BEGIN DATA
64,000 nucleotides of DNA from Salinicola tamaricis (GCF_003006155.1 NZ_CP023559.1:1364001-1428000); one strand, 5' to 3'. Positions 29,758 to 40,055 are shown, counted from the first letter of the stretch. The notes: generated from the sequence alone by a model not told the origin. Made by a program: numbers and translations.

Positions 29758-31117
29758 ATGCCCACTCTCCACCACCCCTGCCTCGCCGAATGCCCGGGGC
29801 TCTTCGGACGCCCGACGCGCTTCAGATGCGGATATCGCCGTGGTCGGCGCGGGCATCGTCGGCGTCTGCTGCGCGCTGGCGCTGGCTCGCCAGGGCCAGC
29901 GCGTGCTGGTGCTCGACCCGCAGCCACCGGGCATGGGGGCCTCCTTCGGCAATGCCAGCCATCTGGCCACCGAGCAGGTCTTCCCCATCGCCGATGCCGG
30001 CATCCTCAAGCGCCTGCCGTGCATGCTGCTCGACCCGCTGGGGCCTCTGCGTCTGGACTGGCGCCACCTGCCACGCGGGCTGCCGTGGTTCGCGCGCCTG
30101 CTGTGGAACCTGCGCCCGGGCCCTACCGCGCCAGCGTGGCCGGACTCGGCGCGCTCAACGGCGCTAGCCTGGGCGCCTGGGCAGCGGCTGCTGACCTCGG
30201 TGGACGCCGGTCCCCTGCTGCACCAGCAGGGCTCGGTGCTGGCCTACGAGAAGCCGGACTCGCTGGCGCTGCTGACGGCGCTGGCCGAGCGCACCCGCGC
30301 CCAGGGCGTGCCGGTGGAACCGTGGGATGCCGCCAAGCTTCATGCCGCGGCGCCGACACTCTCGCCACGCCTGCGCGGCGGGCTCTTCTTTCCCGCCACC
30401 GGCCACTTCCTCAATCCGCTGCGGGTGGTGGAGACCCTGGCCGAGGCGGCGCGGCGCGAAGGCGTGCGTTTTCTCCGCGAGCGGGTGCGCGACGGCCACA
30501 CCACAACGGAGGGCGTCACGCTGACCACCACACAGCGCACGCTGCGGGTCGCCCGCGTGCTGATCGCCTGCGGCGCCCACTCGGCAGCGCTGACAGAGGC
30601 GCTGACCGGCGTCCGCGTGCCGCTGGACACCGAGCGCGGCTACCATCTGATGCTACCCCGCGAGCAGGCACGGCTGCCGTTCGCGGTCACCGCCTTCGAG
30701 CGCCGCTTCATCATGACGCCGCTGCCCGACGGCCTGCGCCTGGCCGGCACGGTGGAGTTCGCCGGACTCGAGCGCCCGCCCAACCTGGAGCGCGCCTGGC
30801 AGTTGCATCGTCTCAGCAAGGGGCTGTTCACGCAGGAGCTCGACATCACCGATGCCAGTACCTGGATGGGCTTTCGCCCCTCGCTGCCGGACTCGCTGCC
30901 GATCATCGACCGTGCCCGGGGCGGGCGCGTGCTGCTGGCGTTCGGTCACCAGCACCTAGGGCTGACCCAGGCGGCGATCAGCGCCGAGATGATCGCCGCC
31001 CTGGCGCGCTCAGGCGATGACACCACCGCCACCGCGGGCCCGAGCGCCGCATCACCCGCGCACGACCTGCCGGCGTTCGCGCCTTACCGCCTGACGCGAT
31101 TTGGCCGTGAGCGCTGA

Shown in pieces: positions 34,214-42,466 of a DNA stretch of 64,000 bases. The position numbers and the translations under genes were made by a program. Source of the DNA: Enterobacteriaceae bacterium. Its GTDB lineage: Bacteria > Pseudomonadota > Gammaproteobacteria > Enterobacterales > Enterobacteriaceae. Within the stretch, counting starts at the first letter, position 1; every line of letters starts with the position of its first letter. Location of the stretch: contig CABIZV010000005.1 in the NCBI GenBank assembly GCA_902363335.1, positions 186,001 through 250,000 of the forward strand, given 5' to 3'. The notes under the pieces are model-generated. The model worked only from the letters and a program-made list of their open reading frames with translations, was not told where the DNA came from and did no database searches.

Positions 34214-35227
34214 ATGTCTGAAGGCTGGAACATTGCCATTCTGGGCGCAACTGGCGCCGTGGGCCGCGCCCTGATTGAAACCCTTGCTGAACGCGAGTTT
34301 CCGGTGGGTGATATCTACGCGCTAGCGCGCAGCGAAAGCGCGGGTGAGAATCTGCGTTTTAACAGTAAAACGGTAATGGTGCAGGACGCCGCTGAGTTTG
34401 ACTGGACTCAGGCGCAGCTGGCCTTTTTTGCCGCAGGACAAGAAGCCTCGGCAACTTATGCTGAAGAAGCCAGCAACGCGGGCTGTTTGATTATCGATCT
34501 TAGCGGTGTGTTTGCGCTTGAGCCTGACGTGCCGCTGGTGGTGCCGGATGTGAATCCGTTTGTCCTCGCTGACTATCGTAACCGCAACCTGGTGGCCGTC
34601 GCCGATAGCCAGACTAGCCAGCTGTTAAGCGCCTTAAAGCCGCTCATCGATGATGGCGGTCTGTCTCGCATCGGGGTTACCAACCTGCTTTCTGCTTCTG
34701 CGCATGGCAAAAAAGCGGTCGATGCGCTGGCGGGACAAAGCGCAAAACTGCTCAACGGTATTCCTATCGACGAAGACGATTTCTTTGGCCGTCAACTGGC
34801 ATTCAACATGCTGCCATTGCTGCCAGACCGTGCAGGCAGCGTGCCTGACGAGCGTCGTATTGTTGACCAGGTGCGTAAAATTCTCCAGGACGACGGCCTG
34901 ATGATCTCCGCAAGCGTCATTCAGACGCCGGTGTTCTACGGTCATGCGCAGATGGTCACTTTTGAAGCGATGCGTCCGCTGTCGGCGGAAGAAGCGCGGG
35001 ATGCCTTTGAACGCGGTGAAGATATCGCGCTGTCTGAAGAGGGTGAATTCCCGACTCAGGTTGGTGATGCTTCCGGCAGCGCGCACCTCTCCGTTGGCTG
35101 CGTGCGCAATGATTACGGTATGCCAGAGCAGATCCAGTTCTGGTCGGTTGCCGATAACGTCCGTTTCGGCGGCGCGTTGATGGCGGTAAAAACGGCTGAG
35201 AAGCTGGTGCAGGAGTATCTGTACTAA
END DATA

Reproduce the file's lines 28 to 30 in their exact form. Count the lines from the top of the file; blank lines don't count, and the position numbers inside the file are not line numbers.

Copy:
35001 ATGCCTTTGAACGCGGTGAAGATATCGCGCTGTCTGAAGAGGGTGAATTCCCGACTCAGGTTGGTGATGCTTCCGGCAGCGCGCACCTCTCCGTTGGCTG
35101 CGTGCGCAATGATTACGGTATGCCAGAGCAGATCCAGTTCTGGTCGGTTGCCGATAACGTCCGTTTCGGCGGCGCGTTGATGGCGGTAAAAACGGCTGAG
35201 AAGCTGGTGCAGGAGTATCTGTACTAA